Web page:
Jury decides Rolling Stone defamed U. of Virginia dean

A federal court jury found that the magazine Rolling Stone and reporter Sabrina Rubin Erdely defamed Nicole Eramo, a University of Virginia dean who oversaw sexual assault cases at the school. Significantly, the jury also decided that the magazine and Erdely had acted "with actual malice" which will probably lead to significantly more damages awarded than the $7.5 million Eramo was asking for.

The saga associated with the article, "A Rape on Campus," centers on the tale told by "Jackie," a supposed victim of a fraternity gang rape. The horrific details shocked America when the article was first published in November 2014. It galvanized sexual assault activists on campus across the country and fed the narrative that sexual assault was at epidemic proprortions on America's college campuses.

But within days of the article's publication, Jackie's story began to fall apart. The Washington Post wrote an investigative piece that proved the accuser had created people and events that never happened. And as exposed at the trial, reporter Erdely took deliberate aim at Eramo, making her the villian in her allegorical tall tale. The jury decided that was deliberately malicious.

Rolling Stone continues to tout its innocence.

Washington Post:

Regardless of potential damages, the verdict showed the jury’s willingness to slam a major media outlet for the impact of getting a story wrong. Originally hailed as a brave triumph of reporting for its raw accounts of rape and attempts at bringing accountability to a storied public university, the article led to protests of the U-Va. administration, vandalism of a campus fraternity and outrage among activists trying to prevent sexual assault. Once its flaws were exposed, the article’s deeper message of the effects of campus rape — a pervasive national problem — was lost amid the allegations of shoddy reporting.

In a statement after the verdict, Rolling Stone said that the magazine, for nearly 50 years, has aimed to produce journalism “with the highest reporting and ethical standards, and with a humanistic point of view,” noting that Erdely’s story attempted “to tackle the very serious and complex topic of sexual assault on college campuses.”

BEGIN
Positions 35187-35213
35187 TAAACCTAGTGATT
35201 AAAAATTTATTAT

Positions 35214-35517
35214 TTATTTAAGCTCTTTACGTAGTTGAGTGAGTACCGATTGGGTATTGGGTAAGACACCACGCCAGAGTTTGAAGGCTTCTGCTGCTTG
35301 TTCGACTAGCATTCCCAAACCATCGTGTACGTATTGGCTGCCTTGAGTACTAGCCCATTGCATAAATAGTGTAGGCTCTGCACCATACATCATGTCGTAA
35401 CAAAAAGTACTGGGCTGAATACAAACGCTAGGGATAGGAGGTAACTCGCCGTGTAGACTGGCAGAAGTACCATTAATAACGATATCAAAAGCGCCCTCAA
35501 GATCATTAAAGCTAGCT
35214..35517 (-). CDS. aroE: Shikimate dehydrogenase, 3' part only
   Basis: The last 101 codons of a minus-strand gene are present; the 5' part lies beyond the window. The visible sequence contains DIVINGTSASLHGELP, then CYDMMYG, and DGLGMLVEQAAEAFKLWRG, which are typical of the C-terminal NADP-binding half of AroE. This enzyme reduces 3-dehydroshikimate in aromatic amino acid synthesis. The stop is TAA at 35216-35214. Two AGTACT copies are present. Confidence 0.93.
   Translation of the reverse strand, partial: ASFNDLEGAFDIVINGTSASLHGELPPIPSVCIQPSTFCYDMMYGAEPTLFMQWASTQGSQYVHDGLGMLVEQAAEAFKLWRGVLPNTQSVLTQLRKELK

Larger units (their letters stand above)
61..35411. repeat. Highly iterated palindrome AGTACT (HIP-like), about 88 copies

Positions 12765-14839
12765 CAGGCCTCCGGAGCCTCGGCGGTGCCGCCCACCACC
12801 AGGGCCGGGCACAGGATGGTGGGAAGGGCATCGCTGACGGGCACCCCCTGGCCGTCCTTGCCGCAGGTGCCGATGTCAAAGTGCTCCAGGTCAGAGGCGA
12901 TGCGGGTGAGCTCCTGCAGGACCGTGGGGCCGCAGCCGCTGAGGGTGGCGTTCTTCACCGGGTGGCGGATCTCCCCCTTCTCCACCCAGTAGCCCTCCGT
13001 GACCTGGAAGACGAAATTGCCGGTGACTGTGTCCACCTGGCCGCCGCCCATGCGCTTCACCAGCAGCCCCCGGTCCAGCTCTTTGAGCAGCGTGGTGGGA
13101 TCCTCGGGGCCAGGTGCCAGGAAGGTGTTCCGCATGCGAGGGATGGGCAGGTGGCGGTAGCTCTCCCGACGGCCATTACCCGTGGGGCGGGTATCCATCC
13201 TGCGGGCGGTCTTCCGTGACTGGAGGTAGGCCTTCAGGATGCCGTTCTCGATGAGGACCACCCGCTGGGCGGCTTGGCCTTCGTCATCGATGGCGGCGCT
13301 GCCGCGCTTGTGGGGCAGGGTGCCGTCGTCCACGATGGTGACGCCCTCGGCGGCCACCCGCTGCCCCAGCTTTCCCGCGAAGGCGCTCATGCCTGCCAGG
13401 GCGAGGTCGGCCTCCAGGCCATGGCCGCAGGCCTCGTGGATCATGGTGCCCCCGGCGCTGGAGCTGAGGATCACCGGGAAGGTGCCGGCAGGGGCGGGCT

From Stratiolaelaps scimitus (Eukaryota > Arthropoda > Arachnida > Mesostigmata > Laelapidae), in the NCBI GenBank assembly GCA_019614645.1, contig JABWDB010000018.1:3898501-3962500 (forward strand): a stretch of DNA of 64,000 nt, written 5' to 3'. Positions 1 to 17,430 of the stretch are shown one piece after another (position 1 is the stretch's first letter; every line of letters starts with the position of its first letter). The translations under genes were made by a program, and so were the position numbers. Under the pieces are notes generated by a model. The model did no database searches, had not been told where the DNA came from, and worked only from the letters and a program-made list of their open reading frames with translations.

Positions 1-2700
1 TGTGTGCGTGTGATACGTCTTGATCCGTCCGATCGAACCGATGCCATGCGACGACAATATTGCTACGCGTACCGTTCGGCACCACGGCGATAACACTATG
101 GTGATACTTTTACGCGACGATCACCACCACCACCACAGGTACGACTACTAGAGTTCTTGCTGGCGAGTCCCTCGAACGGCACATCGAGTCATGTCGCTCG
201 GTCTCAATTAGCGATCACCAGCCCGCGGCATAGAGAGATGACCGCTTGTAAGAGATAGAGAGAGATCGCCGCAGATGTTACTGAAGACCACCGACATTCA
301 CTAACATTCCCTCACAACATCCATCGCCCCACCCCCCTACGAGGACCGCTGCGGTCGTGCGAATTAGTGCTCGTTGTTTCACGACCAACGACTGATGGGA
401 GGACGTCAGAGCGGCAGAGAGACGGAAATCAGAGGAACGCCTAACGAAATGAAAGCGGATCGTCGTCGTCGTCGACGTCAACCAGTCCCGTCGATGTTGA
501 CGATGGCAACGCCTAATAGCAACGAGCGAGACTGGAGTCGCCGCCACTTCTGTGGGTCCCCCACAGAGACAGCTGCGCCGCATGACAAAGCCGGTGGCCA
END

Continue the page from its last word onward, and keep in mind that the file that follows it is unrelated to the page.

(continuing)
“In our desire to present this complicated issue from the perspective of a survivor, we overlooked reporting paths and made journalistic mistakes that we are committed to never making again,” Rolling Stone said in the statement. “We deeply regret these missteps and sincerely apologize to anyone hurt by them, including Ms. Eramo. It is our deep hope that our failings do not deflect from the pervasive issues discussed in the piece, and that reporting on sexual assault cases ultimately results in campus policies that better protect our students.”

Note that Rolling Stone is claiming that since the issue of sexual assault was so important, the story's flaws should be placed into some kind of context that absolves the magazine of responsibility. "Our heart was in the right place," RS seems to be saying.

It's clear that in their desire to advance a narrative, Erdely and the magazine exaggerated  the role of Ms. Eramo, actually making up facts to portray her as a typical uncaring college administrator:

Eramo’s attorneys presented evidence that Erdely had a predetermined notion of what her story would be, discussing the concept of the story that became “A Rape on Campus” well ahead of her reporting, including a note describing how college administrations can be “indifferent” to rape survivors. They said that Erdely had “a preconceived story line” and acted with “reckless disregard” by ignoring conflicting information in her reporting.

“Once they decided what the story was going to be about, it didn’t matter what the facts were,” Clare said.

Clare noted that despite Rolling Stone’s reporting, Eramo had, indeed, cared for Jackie in the aftermath of her alleged assault, counseling her and organizing a meeting with police detectives to help bring her attackers to justice. But Jackie refused to participate in any police investigation.

This is not the end of Rolling Stone's ordeal. The fraternity Phi Kappa Psi has also filed suit against the magazine and is seeking $25 million in damages. If the frat wins their case, the damages Rolling Stone will be forced to pay could bankrupt the magazine, forcing them to close.

For those whose reputations were destroyed by this act of journalistic malpractice, it's a punishment to be devoutly desired.